Neighbors split over sewer plan

November 24, 1997

Neighbors split over sewer plan


Staff Writer

A controversy over whether to provide sewer service to the Holiday Acres subdivision west of Smithsburg has pitted some residents against each other and could affect growth in the area for years to come.

Holiday Acres resident Alvin W. Jones said he has spent $6,000 since 1990 upgrading his septic system. Now that Washington County plans to provide sewer service to his home and 114 others in his neighborhood, he may have to spend $6,000 more to hook up, and $300 a year in sewer fees.

"If I don't want it, then I don't feel I should be forced to take it," said Jones, 78.

But another Holiday Acres resident, Daniel Minnick, 40, said he needs public sewer.

"My (septic) system is failing. My yard is like a sponge. It's soaking wet, and not because of the rain either."


Minnick, a plumber, said his yard smells like a sewer pit and his kids can't play outside.

Water and Sewer Director Greg Murray said the county is re-evaluating its plans to provide sewer to Holiday Acres because of residents' concerns.

But Murray said that what's at stake isn't just Holiday Acres but the future growth of the area west of Smithsburg.

If the Holiday Acres project doesn't go through, the county might not build a new $1.17 million sewer pump station next year as planned, Murray said.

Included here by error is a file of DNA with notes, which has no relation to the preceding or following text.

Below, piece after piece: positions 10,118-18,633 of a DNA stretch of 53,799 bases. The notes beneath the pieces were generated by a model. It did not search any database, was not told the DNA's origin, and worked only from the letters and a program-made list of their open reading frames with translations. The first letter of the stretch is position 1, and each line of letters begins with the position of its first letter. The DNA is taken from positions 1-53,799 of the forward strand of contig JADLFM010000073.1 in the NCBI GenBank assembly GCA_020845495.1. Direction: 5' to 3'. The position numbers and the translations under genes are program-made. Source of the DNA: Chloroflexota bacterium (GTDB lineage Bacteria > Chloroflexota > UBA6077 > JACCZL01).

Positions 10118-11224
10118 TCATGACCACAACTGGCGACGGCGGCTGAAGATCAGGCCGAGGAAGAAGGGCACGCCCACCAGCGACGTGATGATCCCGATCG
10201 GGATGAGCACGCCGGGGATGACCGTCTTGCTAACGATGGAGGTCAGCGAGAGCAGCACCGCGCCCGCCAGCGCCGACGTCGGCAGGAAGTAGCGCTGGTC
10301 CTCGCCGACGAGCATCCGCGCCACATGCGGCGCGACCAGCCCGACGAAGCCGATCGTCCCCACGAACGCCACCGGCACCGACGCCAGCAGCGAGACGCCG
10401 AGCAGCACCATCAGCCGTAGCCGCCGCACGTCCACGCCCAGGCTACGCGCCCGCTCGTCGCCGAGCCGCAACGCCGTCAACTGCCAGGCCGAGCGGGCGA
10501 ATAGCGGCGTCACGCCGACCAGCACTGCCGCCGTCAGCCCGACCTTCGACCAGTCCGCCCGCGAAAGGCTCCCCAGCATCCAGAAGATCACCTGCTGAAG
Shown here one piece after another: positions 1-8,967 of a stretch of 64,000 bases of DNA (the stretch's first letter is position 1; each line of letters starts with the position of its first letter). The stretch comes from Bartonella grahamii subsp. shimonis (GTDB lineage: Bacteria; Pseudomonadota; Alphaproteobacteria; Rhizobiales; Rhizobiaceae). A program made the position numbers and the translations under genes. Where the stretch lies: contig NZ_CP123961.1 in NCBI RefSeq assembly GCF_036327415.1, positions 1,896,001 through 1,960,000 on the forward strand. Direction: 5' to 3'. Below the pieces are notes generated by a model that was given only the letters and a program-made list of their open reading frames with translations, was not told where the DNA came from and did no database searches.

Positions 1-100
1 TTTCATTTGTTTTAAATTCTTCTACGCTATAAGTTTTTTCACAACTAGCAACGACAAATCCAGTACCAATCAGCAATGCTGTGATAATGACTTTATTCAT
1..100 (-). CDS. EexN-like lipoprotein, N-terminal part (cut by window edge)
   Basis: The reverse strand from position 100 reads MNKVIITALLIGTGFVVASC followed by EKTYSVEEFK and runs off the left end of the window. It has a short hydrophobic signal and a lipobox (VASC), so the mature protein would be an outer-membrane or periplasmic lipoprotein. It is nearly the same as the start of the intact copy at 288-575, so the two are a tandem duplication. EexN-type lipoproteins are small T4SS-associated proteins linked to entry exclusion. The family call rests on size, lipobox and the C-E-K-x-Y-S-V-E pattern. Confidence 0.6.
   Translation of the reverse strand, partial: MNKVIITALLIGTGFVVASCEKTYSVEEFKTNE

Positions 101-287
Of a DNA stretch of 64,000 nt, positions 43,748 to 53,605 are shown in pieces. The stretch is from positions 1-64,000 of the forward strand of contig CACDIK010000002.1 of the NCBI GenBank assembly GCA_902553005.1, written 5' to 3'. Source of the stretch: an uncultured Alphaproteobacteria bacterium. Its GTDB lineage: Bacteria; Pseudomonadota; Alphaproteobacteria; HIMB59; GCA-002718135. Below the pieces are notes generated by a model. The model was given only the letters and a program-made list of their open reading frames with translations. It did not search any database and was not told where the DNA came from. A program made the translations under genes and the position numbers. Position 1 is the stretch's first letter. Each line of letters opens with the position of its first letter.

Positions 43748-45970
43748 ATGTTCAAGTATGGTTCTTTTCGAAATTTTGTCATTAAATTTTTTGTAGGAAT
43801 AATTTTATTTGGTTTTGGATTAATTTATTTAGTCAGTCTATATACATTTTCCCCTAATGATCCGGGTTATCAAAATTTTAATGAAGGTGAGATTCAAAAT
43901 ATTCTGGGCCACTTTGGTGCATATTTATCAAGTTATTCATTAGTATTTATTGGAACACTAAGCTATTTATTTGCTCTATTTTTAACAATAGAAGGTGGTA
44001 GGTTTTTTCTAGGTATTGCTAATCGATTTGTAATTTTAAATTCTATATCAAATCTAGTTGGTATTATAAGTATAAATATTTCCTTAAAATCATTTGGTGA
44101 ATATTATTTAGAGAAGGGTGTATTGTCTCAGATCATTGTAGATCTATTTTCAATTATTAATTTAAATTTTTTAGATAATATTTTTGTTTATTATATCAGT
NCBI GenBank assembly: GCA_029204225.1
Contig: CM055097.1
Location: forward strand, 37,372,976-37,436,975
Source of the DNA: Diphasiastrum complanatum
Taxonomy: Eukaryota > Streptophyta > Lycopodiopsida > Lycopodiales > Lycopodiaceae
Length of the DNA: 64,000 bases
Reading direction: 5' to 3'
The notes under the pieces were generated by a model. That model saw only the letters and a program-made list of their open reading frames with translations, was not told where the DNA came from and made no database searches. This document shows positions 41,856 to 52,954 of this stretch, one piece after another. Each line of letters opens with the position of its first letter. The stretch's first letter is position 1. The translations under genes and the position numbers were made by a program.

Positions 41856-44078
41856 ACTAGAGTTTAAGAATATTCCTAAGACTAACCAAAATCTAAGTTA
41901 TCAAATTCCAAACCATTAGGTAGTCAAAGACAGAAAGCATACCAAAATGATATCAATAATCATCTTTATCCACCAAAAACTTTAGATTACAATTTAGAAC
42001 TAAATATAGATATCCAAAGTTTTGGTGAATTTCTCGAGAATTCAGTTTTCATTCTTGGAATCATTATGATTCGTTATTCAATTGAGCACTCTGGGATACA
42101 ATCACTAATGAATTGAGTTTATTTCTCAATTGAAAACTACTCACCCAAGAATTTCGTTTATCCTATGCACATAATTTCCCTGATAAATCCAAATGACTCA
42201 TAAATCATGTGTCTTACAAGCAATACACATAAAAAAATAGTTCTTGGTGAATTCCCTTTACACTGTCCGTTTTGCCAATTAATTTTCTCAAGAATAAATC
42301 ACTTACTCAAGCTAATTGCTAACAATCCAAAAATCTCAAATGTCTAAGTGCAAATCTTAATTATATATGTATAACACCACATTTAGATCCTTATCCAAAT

That pump station initially would serve 220 customers, including Holiday Acres, with the capacity to serve 810 customers if growth occurs in the area.

Instead, the county could upgrade the existing, smaller pump station built in 1993. Murray said that station, which cost $189,000, was constructed poorly, with a weak foundation that has had to be shored up temporarily with underground injections of concrete.

A long-term repair job probably would cost $150,000, he said.

Public Works Director Gary Rohrer said that if the county upgrades the existing pump station, and growth occurs anyway, the county might still have to abandon it in a few years. That wouldn't be a good use of taxpayers' money, he said.

Edward R. Knight, one of the leaders of the group fighting the sewer plans, said 90 percent of the people he talked to are opposed to the plan.

"We never asked for it, we don't need it, we don't want it and we can't afford it," said Knight, 49.

Knight has presented the Washington County Commissioners with a petition signed by about half of the homeowners in the community.

He said other developments in the area wouldn't have to hook on to sewer and said he feels as if Holiday Acres has been unfairly singled out.

Knight said there are a lot of retired people who don't have the money to spend to hook up their homes, and said some new residents used their money for down payments and don't have thousands of dollars sitting around.

Murray said several residents of the neighborhood have called the county to say they want sewer service, but said they didn't want to be named because they don't want trouble with their neighbors.

Jones said he agreed that Holiday Acres, which has public water, eventually will have to be hooked up to the sewer system.

"We're sticking our heads in the sand like an ostrich if we say there is never going to be a need for sewer in here."

Jones said the county should wait until the residents want and need sewer.

Minnick, a plumber, suggested a compromise. He said the county should go ahead with plans to provide sewer service, but give residents three years to hook up. That should give them time to come up with the money while providing service now for those who need it, he said.

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